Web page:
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Hip hop, long an outsider, is now part of the pop culture mainstream

Great recordings aside, hip hop's most notable development has been its assimilation intothe pop mainstream,writesKieran Yates

PUBLISHED : Sunday, 05 January, 2014, 4:14pm
UPDATED : Sunday, 05 January, 2014, 4:14pm

Hip hop, like any genre, has its great periods and its fallow ones. For old heads, the golden age was the late 1980s, maybe into the early '90s. But you don't need to go back in history to pinpoint one of hip hop's greatest years. Just take 2013.

The year saw albums by hip hop titans, including Jay-Z's Magna Carta Holy Grail, A$AP Rocky's Long Live A$AP, Kanye West's Yeezus, Drake's Nothing Was the Same and Eminem's Marshall Mathers LP 2.

People are now considering hip hop as just music, where before it was treated as this very strange thing
DJ The last skeptik

Beneath the superstar level, too, there were great recordings: Earl Sweatshirt, the youngest Odd Future member, offered a more muted brand of nihilism last year with his album Doris; New York's big man Action Bronson and his ferocious Strictly 4 My Jeeps single showed him as a force to be reckoned with in his hometown, and went viral after he performed the song at St Hilda's community centre for a group of pensioners in London; eccentric Detroit rapper Danny Brown's acclaimed album Old was a return to his maniacal raps, shrill giggles and boom-bap beats; and Pusha T's extraordinary My Name is My Name included appearances from Kendrick Lamar, Rick Ross and many others. Among the women, singles from Angel Haze, Iggy Azalea and Nicki Minaj continued to make mainstream radio playlists.

But the most exciting has to be the way hip hop has stormed into any area it fancies over the past year. While rap and rock have been cross-fertilising since Run-DMC and Aerosmith teamed up for Walk This Way in 1986, 2013 saw hip hop's biggest names taking the music in all directions. "Borders and barriers just aren't there," says hip hop producer and DJ The Last Skeptik. " Yeezus is experimental in a lot of ways and it's exciting that it's allowed to be. People are now considering hip hop as just music, where before it was treated as this very strange thing that a lot of people didn't give a s*** about. This year it's everywhere."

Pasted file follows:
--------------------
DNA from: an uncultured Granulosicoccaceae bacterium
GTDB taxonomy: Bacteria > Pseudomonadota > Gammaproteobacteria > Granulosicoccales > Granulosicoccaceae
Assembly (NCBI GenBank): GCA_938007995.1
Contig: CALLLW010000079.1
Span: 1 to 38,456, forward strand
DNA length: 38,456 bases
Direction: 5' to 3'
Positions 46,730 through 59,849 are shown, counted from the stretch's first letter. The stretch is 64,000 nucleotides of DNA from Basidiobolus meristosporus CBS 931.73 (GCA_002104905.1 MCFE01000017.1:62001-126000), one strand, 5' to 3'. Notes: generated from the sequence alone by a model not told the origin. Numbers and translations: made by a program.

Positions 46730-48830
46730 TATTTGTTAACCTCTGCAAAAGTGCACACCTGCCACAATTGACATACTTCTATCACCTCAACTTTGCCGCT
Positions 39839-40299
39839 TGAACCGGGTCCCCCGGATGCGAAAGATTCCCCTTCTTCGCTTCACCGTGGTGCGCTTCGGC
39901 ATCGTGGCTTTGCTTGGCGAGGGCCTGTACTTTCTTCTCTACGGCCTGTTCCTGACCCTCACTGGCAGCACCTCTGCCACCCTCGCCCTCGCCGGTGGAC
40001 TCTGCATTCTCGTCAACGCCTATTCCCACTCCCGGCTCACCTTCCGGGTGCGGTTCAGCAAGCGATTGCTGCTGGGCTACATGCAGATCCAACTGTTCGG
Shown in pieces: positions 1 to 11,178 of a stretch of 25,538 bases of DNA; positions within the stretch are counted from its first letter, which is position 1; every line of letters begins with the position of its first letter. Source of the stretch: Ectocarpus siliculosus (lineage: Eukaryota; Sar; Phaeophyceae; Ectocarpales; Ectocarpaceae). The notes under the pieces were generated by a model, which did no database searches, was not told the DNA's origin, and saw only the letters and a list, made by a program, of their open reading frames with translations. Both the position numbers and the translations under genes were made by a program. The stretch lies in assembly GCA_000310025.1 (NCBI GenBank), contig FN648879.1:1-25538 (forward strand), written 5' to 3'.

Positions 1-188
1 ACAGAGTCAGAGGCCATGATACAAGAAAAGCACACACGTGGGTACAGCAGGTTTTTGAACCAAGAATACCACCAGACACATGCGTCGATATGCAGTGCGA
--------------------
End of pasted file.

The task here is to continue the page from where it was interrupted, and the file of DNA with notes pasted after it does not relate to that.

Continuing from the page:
It was impossible to talk about popular culture without also talking about hip hop last year: if Miley Cyrus' twerking at the MTV Video Music Awards became one of the most discussed moments of the year, one of the reasons it went viral was that it took from hip hop and stirred up a debate about cultural appropriation.

Although the appropriation of rap styles and cultures by the white mainstream has long existed, the presence of instant news and comment via the web meant it was now a common talking point, rather than just within the hip hop world.

Rap is being deconstructed more than ever, from questions of whether Jay-Z is bolstering a new kind of black identity by going vegan (albeit temporarily), to whether feminists can enjoy the genre, or how dangerous the commodity fetishism rife within the culture is.

The latter was a theme taken up by non-hip hop artists, such as Lorde, prompting comments that there had long been rappers aware of this issue, and maybe someone should have noticed them in the first place.